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12 Dec 2016

The Straits Times (Singapore)

Olam defends against attack on its palm oil practices in Gabon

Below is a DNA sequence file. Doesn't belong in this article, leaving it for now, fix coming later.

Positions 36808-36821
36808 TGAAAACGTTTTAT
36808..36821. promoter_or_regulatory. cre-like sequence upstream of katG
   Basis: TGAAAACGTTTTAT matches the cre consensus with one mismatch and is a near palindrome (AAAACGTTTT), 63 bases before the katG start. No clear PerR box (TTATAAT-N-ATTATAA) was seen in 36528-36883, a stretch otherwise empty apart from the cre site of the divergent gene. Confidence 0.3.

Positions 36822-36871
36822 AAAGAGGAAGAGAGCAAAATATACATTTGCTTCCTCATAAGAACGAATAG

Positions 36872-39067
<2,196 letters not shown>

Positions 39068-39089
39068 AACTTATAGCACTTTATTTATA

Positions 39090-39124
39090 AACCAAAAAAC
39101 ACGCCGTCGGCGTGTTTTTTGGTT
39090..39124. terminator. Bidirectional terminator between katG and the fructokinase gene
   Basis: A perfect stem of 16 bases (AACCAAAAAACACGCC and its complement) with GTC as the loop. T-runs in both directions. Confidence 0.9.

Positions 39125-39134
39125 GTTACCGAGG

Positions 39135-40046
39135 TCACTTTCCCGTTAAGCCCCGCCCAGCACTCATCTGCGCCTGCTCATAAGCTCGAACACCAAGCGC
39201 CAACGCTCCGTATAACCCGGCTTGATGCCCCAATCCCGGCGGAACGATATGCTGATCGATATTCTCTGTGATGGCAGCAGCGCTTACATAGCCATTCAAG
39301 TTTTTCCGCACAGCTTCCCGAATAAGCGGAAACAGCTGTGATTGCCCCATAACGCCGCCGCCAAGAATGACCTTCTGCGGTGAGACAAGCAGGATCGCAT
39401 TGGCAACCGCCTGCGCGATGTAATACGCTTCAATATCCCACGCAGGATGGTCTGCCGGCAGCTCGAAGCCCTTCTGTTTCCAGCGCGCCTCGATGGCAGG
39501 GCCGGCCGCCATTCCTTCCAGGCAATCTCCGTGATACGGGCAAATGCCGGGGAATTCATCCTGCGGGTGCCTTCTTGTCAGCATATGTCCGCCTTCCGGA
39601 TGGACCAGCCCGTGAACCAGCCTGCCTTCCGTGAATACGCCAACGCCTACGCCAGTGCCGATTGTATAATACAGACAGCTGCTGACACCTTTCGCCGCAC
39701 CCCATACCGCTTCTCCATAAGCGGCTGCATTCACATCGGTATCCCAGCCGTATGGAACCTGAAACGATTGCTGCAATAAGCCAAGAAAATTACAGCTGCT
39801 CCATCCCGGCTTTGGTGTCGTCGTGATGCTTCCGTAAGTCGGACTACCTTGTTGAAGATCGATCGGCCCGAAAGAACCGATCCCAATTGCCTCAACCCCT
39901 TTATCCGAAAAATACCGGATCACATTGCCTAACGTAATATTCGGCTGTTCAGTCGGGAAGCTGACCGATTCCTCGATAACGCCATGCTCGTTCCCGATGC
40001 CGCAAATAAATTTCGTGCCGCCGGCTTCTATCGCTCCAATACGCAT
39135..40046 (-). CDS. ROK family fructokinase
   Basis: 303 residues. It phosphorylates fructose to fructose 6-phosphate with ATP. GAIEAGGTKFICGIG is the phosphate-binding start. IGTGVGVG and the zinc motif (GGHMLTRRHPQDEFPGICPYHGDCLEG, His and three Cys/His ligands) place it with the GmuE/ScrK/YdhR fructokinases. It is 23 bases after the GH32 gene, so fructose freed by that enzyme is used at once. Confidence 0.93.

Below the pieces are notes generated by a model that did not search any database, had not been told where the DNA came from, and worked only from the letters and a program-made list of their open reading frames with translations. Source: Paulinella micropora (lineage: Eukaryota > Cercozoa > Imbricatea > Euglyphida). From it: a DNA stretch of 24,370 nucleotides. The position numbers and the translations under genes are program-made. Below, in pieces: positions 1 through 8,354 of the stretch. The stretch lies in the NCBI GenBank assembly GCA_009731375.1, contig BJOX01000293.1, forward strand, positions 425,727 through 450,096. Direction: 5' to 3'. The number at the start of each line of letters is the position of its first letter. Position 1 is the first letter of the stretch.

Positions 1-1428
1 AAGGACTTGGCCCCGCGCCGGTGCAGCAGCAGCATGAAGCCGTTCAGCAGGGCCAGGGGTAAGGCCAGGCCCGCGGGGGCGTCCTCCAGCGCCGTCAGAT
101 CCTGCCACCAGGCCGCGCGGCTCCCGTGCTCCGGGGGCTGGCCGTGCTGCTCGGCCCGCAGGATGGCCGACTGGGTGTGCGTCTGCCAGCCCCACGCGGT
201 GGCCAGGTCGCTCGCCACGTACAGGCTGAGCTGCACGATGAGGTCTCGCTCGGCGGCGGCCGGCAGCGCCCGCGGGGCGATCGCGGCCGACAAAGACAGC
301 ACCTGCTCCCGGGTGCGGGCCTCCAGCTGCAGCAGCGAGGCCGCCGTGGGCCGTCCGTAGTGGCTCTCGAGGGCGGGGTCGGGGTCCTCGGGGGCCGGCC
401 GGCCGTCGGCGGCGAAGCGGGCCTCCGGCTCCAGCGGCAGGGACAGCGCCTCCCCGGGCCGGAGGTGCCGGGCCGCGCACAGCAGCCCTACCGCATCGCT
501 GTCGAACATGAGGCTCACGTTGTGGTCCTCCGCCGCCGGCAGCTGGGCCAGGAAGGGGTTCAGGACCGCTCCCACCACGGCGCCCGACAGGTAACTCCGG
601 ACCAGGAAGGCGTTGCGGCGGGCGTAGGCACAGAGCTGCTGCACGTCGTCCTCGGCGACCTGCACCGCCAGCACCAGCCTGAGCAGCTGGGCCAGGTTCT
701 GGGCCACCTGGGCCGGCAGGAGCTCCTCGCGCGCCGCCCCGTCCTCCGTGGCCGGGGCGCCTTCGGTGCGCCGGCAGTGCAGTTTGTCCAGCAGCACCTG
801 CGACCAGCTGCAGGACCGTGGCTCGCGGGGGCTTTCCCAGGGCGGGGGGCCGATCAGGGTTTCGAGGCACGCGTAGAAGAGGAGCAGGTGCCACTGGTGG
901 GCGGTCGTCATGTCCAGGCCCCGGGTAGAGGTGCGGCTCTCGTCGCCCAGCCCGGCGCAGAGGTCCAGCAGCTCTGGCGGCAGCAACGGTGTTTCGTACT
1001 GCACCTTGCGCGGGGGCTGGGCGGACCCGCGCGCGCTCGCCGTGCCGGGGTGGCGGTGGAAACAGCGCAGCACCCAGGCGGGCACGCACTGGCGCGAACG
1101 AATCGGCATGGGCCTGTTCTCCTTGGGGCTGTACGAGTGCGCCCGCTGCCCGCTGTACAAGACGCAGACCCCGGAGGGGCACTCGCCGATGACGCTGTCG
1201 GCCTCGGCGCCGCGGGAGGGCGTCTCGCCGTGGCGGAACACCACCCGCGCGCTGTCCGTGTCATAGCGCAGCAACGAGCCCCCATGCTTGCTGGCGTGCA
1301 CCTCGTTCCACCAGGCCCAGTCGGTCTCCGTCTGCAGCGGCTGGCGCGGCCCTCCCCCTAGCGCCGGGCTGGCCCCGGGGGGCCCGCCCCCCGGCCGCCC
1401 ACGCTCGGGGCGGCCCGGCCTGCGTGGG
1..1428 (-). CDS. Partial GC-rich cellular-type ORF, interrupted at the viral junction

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Olam International...has hit back against a report by a US-based environmental lobbying group accusing it of endangering the forest habitats of African wildlife with widespread deforestation in its palm oil concessions in Gabon...Olam said the report...has important factual errors, and several key misinterpretations of Olam's policies and implementation...Olam said the Mighty Report levels two main claims against the company: - That Olam is deforesting in Gabon and will not sign a no-deforestation commitment that adheres to the High Carbon Stock Approach (HCSA) methodology.- That Olam's third party sourcing of palm oil comes from companies that are environmentally destructive and causing fire and haze. On the deforestation claim, Mr Sunny Verghese, Olam's co-founder and group CEO said: "Gabon has a right and an essential need to develop its agriculture sector to diversify its economy, improve food security to feed its people and create new livelihood opportunities, while also protecting its natural forests. "Olam's palm plantations in Gabon are being developed in an environmentally and socially responsible way to contribute to each of these objectives. Our approach balances palm plantation establishment with natural forest protection. In fact we are conserving and protecting areas of verified high conservation value forest within our concessions greater in size than our plantations." Olam added that Gabon has about 33 per cent of its people living at or below the poverty line, and its reliance on oil-and-gas revenues is not viable in the long-term. "The government therefore has a justifiable imperative to grow the agricultural economy beyond just subsistence farming. Its medium-term goal is to establish 300,000 hectares of agriculture, which will amount to about 1 per cent of Gabon's total national land area," said Olam...On the second claim that Olam has failed to disclose the identity of third-party suppliers of palm oil, Mr Verghese said the company is "still a small player, accounting for only 0.4 per cent of global palm volumes in 2016". He added: "We already expect full compliance to our Sustainable Palm Oil Policy and Supplier Code, and have absolutely zero tolerance for the burning of forests. All of our current suppliers have either signed this code or have their own codes consistent with ours. We are also now releasing our full supplier list."

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